Planners are accustomed to dealing with most types of capital that clients may have, whether it is stocks, bonds, real estate, cash, bank accounts, or other investments. Yet the reality is that for many clients, the biggest piece of capital on their balance sheet is not the stuff that they own; it's themselves, and their ability to earn income in the future. However, as planners we rarely track and account for a client's human capital; and as a result, we may overlook the financial advice that can truly have the greatest long-term impact for a client's success.
The concept of human capital is relatively straightforward. Clients earn income over time based on their labor and personal efforts, and those amounts that will be accumulated over the years can be quantified. In the typical approach, the current value of a client's human capital is simply the net present value of all the earnings they're expected to receive over their lifetime.
Viewed from this perspective, the accumulation of financial capital over time represents not so much the "creation" of financial capital by saving, but simply the conversion of human capital to financial capital. When an individual starts his/her career, there is a certain amount of income that will be earned during life; as that income actually is earned the client slowly converts potential future income into current income, and in the process either spends that income or saves it. If it is spent, it's consumed; if it is not, it is saved and contributes to financial capital. Financial capital in turn is invested to earn and grow so that it will be available for consumption in the future (i.e., in retirement). Thus, in the end, one might say that everything flows from your human capital; it is either income you consume, or income you convert into financial capital so that it can be consumed later.
The graph below (calculated on an inflation-adjusted real-dollar basis) shows how a portion of an individual's human capital (the blue line) is steadily converted into financial capital (the green line), which rises due both to additional contributions and from investment growth. The black line represents the client's total wealth - a combination of human and financial capital - and declines over time as the client consumes his/her wealth.
So why does all of this matter? It matters because, as the graph shows, human capital is actually the greater asset on the client's balance sheet for most of his/her working career. Assuming 40 working years and 20 retired years (per the graph above), it's only after approximately 32 of the 40 working years that financial capital even grows to the point where it equals human capital (and it's only in those 8 years where financial capital has the onus to make a big push for growth before it begins to immediately turn around to begin depletion).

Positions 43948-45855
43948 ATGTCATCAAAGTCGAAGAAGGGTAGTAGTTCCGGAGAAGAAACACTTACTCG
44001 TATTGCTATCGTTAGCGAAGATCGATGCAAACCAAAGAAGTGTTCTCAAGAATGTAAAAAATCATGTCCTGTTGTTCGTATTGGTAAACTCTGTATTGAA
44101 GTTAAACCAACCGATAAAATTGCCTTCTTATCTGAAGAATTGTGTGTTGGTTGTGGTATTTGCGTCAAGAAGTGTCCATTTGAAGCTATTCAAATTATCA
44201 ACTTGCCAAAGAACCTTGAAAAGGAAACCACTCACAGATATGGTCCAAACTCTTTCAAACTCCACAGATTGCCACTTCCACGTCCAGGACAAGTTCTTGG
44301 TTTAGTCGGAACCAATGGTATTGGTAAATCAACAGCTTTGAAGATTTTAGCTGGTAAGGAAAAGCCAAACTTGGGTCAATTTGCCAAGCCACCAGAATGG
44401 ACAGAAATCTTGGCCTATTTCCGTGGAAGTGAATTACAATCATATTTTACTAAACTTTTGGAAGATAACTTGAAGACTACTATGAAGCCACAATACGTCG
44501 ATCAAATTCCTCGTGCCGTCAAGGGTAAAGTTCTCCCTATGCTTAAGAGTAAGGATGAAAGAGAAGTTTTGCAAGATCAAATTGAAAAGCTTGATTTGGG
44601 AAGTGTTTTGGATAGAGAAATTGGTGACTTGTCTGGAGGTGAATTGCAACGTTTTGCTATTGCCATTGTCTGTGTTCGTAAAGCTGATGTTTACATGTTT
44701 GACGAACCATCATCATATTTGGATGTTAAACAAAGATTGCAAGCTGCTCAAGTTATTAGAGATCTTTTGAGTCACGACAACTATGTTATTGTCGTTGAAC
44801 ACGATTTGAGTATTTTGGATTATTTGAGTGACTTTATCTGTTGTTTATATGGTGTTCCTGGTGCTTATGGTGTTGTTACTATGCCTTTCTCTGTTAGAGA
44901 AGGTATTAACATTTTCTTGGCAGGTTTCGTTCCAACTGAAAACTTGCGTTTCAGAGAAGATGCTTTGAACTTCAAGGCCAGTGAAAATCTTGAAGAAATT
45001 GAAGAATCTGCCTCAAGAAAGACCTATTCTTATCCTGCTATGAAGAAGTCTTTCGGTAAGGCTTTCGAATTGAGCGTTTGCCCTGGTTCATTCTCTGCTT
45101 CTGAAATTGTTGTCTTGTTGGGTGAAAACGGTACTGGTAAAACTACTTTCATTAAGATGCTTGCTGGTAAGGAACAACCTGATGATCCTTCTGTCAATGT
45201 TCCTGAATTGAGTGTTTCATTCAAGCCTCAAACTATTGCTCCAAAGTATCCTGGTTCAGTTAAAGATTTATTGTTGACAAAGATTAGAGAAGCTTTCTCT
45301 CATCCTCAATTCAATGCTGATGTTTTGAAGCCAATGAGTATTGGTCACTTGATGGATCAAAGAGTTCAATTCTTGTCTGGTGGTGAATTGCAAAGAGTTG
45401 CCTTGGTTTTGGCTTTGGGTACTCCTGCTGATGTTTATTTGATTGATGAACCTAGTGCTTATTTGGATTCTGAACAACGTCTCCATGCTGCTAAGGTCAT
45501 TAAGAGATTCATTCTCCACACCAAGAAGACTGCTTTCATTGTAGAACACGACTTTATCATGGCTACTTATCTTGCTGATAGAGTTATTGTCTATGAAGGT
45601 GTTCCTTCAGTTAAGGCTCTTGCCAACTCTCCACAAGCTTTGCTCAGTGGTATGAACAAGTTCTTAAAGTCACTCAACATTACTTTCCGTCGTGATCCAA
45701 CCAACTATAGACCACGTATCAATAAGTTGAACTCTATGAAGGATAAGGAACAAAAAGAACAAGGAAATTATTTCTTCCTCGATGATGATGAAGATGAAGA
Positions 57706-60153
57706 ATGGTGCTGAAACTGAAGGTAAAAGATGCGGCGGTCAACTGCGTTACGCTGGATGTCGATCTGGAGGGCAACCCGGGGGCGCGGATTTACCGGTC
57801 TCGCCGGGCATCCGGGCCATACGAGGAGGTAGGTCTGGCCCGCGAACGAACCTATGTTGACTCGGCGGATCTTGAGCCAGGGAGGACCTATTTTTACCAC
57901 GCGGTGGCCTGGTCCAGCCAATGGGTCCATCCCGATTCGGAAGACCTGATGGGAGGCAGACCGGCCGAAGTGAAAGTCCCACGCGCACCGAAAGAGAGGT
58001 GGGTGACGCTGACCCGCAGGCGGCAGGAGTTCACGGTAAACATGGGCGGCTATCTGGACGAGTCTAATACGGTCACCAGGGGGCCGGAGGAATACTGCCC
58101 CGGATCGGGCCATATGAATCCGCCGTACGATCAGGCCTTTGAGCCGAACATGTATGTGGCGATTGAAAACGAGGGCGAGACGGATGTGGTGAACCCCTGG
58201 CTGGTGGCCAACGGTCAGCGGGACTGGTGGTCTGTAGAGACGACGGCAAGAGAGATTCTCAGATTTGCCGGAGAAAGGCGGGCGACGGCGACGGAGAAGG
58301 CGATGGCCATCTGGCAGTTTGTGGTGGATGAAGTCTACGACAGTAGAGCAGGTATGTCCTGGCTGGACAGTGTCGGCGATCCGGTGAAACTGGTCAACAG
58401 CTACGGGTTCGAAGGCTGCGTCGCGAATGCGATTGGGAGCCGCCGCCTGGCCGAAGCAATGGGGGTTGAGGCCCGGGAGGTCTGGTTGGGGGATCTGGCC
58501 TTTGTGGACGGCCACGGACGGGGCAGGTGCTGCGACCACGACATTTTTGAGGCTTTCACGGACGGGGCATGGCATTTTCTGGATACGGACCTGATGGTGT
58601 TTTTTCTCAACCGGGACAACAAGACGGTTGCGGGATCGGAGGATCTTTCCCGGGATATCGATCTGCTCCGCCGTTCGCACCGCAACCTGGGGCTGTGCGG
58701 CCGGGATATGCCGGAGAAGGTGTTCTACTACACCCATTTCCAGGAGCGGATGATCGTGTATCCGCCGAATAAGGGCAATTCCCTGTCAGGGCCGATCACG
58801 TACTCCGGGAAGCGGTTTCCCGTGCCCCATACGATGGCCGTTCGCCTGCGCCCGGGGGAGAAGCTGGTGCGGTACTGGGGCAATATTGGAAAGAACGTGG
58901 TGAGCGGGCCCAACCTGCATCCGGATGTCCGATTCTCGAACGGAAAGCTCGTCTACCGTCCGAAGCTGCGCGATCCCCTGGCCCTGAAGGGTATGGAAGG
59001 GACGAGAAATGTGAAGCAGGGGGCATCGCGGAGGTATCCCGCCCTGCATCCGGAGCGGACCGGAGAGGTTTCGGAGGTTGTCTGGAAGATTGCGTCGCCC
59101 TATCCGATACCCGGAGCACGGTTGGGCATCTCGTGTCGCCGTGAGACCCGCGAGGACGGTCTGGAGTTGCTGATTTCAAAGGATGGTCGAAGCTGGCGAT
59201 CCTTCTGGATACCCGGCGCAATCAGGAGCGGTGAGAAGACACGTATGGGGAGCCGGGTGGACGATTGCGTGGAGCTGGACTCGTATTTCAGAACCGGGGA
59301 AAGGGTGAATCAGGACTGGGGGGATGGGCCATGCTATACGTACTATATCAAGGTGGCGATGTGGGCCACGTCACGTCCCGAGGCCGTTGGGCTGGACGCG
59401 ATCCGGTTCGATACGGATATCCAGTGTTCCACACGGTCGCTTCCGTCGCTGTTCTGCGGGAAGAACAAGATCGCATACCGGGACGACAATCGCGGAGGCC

Accordingly, this actually means that for most of a client's working career, advice which helps to increase human capital has far more impact than adjustments to financial capital. For a client in their 20s and 30s, increasing the growth rate on your human capital by 1% (how quickly your earnings grow over time) has a radically greater impact than increasing the returns on your investments by 1%. In fact, allocating income towards "investments" that can increase your human capital (i.e., training and personal development) can have a far greater impact than saving towards financial capital! (Not to mention the impact of having a good career on overall well-being, too!)
Yet when we only look at a person's net worth as their financial assets, we tend to miss many of these insights. Clearly, we as planners have some acknowledgement that human capital exists: it's why we recommend disability insurance policies, and why we also buy life insurance against the risk that a premature death cuts human capital short. But given the relative size of human capital to financial capital for most of a client's life - and especially for the overwhelming majority of their working life - the average client conversation seems to grossly underweight human capital, and I believe that in large part is simply because we never quantify it and show it in the first place.
So what do you think? Do you talk to clients about their human capital, in addition to their financial capital? How much time do you spend on each? Have you ever shown your client's human capital on their balance sheet? If you did, do you think it would change any of the conversations?